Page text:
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July 20, 2005 latimes.com : World
THE CONFLICT IN IRAQ
Draft Constitution May Deal Setback to Rights of Women
Changes include loss of guaranteed seats in the assembly and erosion of their social status.
By Alissa J. Rubin, Times Staff Writer - Los Angeles Times
BAGHDAD — A draft version of the constitution would make fundamental changes in the legal rights of Iraqi women, undoing decades of progressive treatment and likely sharply reducing the number of women in the National Assembly.
Currently, women hold 31% of the seats in the National Assembly, and under the Transitional Administrative Law that set up the assembly, they must hold at least 25% of the seats.
However, the draft would remove the 25% requirement after two more terms of the assembly, almost certainly resulting in a significant reduction of seats held by women.
Women's rights would also be affected by language stating that women would have the same rights as men as long as there is no conflict with Islamic law.
Similar language on Islamic law is being added to every provision in the constitution after a push by Muslim clerics to emphasize Iraq's identity as an Islamic state.
That probably would mean a return to the practice, common in Persian Gulf nations, of having matters such as marriage, divorce and inheritance adjudicated by religious courts.
Under that system Sunnis, Shiites and Christians would have separate courts to deal with such matters.
Under Islamic law, daughters inherit a lesser share of their fathers' wealth than sons do, and divorce is easy for men, who can simply say three times that they divorce a woman to accomplish it. Women, on the other hand, must go through an elaborate and often embarrassing presentation of domestic circumstances with a cleric.
In practice, women's comfort with religious courts depends on their religious background and the views of the individual clerics approached by their families. For instance, a woman in a deeply tribal or religious family may find it difficult, if not impossible, to go to a secular court because of the family reproach it would bring.
The change would substantially alter the current law, which provides a level playing field.
"This sends a very bad signal — it sends a signal that women's rights are not right," said Rajaa Khuzai, a female doctor who is also a member of the Constitutional Committee responsible for the draft constitution and has spoken up on behalf of women's rights in the closed-door sessions. "Why go backward?"
Khuzai was particularly distressed by the elimination of the 25% minimum because, under Iraq's election structure, parties draw up lists of candidates and the 25% minimum guaranteed that at least every fourth person was a woman. If the minimum is eliminated, the parties probably will put women in fewer spots.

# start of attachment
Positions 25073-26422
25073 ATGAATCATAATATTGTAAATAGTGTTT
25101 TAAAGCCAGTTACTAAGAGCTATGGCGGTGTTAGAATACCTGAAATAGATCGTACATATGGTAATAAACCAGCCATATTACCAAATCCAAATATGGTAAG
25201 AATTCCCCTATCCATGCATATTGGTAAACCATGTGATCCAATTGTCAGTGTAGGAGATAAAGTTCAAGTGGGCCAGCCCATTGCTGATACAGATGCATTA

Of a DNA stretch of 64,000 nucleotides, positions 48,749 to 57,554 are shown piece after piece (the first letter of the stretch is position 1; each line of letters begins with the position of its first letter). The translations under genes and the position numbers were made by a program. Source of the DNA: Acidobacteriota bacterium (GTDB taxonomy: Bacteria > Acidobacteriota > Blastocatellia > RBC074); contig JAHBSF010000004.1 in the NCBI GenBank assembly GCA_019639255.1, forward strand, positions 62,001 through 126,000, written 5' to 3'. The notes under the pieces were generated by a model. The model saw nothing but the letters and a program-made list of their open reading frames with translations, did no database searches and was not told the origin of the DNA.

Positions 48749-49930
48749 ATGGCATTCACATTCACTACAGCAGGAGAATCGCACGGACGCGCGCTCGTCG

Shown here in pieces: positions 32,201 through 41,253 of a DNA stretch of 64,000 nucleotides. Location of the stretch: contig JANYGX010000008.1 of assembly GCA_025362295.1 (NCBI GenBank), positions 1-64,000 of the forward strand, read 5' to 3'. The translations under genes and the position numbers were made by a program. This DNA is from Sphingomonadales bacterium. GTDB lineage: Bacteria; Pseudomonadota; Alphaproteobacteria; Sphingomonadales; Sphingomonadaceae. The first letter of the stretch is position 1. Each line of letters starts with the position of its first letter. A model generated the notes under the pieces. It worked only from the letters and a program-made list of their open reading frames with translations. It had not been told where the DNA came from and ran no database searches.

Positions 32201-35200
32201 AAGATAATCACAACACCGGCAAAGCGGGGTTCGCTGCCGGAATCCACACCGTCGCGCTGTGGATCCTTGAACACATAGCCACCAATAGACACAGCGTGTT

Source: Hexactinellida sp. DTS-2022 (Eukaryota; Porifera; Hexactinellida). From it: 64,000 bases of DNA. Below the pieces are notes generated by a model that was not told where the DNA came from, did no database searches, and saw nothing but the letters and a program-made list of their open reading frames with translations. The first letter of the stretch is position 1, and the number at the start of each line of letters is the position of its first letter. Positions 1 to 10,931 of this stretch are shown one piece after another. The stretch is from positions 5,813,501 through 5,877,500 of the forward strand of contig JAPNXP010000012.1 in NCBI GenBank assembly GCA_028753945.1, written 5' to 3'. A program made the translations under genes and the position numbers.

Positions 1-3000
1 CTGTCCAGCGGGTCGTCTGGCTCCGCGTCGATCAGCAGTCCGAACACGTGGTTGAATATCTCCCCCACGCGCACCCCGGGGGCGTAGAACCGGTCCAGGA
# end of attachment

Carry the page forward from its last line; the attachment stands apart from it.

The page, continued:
Some women in the assembly have begun to circulate a petition to change the new language, and Iraqi women's groups have begun to lobby to change the provisions. But they are expected to meet substantial resistance from clerics, both Shiite and Sunni, who have long wanted to reinstate the practice of resolving domestic matters in religious courts. Men on the committee supported the changes, arguing that it was more fair to eschew percentages. Some argued, somewhat disingenuously, that they would prefer a 50% quota but no one would accept that, so why have any number at all?
"Since men and women are equal, we should not have a specific percent," said Thamer Ghadban, a secular member of the committee, who was formerly in charge of the Ministry of Oil. "If you talk about equality, why not let them take 50%? But others would not like that."
The debate on domestic law also occurred in early 2004, when Abdelaziz Hakim, the cleric who now heads the largest Shiite party, held the rotating presidency of the U.S.-appointed Iraqi Governing Council. He proposed reinstating the use of religious courts for domestic matters, and the measure passed easily. But the U.S. civilian administrator in Iraq at the time, L. Paul Bremer III, had the authority to reject such changes, and did so.
The issue of women's rights is seen by many as somewhat minor, and so far, few men have spoken up for it in the constitutional debate.
"It's not a problem," said Kasim Daoud, who was national security advisor to former Iraqi Prime Minister Iyad Allawi. "I don't think we should give percents for how many women participate."
Kurds have been quiet so far on the change. But they also seemed not entirely aware of it.
One Kurdish member of the committee, Fraidoon Abdalqadir Faraj, said, "I had not heard about this. I wouldn't agree with it. In my opinion the women in this society play a stronger role than men, and they are half the society… and we have instructions from [Jalal] Talabani, the president, to broaden the participation of women."
Iraqi Constitution May Curb Women's Rights - NY Times